For example, as it stands at this point, the property that we own has never been divided. Therefore we own "an interest" in a 60 acre tract of land. For example, I own a 1/3 of my fathers 1/5 interest in that tract (which in theory is 4 acres of my dads 12 acres) of the 60 acres.
Since it has never been surveyed & divided, I do not own a specific 4 acres inside that 60 acres. Therefore, if I sold you that 4 acres, you couldn't do anything with it to speak of. You cant farm it, you cant build a house on it, you can't mow it... why? Because you do not own a specific 4 acres. Its an "interest" within a 60 acre tract. Legally, I do not own 4 acres. I own 1/3 of my dads 1/5 interest (whatever that is).
Therefore I cant sell it to anyone because, who want's to buy property they cant do anything with? They don't even know where it is. You cant even use it for collateral on a loan to buy the property or anything else.. because... the bank don't know where it is.
Therefore, the legal system, the courts, see that you have no reasonable chance to sell without the whole group selling. So the court system decided (here in Louisiana) that if I want to sell & I want to push it, legally, I can make everyone else sell, so I can sell mine.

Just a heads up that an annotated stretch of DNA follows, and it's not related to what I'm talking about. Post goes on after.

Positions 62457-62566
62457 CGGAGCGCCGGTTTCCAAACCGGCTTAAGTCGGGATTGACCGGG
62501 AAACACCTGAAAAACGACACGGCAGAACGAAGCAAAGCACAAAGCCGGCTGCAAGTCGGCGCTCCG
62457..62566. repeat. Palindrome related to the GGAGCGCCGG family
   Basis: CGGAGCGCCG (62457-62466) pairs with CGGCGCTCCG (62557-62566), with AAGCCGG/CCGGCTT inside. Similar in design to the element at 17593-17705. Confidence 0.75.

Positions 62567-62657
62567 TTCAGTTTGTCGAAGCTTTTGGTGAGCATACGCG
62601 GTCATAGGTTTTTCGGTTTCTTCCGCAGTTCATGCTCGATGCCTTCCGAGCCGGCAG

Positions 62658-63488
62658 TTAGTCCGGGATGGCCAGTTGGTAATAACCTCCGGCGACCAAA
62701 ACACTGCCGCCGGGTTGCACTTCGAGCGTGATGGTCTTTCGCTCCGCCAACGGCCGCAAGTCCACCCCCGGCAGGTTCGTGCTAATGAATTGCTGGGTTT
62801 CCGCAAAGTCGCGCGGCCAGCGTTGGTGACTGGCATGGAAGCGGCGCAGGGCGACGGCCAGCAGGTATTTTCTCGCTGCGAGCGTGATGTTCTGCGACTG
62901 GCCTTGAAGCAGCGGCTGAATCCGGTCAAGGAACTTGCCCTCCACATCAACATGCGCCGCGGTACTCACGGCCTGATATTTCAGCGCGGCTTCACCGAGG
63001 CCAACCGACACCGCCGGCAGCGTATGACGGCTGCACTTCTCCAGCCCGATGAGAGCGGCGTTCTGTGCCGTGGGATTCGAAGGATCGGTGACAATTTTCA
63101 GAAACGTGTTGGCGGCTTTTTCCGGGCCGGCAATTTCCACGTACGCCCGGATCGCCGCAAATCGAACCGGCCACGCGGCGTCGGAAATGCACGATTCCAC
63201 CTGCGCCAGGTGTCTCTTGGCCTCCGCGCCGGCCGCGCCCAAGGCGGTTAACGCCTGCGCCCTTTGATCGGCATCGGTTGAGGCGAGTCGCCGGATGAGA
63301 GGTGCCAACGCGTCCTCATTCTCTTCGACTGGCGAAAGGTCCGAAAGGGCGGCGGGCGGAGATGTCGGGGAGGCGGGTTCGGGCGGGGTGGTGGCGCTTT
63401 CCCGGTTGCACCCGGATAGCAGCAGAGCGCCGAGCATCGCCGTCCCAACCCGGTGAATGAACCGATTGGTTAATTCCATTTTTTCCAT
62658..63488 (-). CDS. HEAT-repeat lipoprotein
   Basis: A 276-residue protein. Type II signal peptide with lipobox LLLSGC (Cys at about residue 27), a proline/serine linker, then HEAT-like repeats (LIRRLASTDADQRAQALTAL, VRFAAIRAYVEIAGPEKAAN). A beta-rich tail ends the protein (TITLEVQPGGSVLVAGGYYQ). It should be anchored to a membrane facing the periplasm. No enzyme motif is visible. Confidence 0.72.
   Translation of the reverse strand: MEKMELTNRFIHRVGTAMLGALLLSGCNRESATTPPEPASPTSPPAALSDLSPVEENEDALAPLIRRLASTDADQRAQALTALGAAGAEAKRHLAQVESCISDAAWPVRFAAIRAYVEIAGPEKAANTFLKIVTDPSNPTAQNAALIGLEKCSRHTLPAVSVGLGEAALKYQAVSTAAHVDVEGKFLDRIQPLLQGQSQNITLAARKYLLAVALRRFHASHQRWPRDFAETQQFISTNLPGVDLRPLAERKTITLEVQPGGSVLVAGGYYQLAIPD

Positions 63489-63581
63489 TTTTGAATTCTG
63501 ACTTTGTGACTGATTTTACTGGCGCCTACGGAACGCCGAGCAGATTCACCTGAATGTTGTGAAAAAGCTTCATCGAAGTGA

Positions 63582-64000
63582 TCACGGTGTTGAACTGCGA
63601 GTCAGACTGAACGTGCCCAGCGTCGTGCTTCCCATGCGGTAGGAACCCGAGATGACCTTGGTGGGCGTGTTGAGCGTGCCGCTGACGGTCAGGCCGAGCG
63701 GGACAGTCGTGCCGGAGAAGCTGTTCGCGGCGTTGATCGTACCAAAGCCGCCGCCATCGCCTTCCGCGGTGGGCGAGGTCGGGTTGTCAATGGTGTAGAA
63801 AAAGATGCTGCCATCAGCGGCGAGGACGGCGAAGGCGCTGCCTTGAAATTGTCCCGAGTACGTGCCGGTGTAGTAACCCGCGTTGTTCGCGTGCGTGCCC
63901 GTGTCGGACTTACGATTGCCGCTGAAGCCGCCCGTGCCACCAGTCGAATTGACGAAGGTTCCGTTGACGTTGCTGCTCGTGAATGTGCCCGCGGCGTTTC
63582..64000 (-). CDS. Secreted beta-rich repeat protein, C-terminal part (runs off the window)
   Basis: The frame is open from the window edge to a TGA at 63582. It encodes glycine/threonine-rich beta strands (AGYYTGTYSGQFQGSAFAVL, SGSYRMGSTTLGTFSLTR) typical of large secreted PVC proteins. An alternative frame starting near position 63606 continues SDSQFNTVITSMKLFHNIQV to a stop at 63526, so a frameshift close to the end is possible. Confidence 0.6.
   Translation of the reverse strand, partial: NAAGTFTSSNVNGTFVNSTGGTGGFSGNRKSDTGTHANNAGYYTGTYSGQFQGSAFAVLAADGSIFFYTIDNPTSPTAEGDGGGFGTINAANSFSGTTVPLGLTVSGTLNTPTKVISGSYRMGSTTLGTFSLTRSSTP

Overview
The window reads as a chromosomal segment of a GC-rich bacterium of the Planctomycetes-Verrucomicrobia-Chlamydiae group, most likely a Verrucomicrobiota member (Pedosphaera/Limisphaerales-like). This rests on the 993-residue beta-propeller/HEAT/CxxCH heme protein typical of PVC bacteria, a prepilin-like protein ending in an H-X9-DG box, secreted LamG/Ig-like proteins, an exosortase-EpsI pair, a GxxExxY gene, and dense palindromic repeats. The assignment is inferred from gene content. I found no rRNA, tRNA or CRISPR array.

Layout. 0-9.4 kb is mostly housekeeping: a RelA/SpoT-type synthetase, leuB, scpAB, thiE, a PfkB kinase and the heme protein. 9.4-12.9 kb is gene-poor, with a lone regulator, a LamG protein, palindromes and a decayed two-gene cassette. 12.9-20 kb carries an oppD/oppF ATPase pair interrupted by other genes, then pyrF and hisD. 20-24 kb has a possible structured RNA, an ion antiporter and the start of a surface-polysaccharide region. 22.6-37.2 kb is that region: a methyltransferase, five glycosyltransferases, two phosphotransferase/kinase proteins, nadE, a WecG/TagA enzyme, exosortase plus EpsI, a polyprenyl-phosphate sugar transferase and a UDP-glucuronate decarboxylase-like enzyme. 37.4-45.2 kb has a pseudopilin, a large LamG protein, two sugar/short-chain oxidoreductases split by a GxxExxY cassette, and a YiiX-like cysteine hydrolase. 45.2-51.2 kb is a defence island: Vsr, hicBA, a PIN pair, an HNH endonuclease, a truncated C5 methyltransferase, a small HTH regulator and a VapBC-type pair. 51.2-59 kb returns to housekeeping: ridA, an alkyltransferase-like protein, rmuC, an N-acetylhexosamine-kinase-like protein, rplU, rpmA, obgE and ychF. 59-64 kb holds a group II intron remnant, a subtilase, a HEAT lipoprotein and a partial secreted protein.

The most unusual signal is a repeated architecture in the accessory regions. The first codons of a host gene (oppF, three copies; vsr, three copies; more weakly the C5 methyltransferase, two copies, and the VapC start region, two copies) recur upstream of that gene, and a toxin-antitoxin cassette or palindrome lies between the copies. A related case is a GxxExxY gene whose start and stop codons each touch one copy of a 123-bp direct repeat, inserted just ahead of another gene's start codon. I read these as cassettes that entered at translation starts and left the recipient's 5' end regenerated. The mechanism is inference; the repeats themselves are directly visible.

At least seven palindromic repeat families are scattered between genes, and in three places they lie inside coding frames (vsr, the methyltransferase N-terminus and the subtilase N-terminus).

I bet your situation with the house is the same as mine, its an interest. You own a 1/4 interest in the house...equally.

Now after I said all that, let me say this, you CAN sell your 1/4 interest in the house. But who is going to do that? It could be a sibling or it could be anyone as long as they know its only an interest in the property & they are ok with that.
Actually, I bought one of my cousins 1/5 interest (12 acres) back years ago when I could afford to do so. But I already own property there & my intent, initially, was to buy as much of the property as I could one interest at a time. So, in short, yes you can sell YOUR interest alone, but you gotta find someone who wants to buy a 1/4 interest in a house that they cant, on the face, do anything with.... just like the situation your in now. No one can agree. Half can & half cant... so nothing gets done. No one wants to buy into that situation.

Hope this helps
Old 06-26-13, 08:38 AM
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I've come across this situation a few times. Real estate is valuable, but hard to convert to cash quickly. Jointly owned real estate even more so.

Now, you've mentioned two goals here, which are actually separable and distinct:
(A) want out of the ownership and (B) cash out now.

Take a while to figure out what you need, what you want,
THEN talk to a local attorney about the legal alternatives to reach the goals.

There are three common courses of action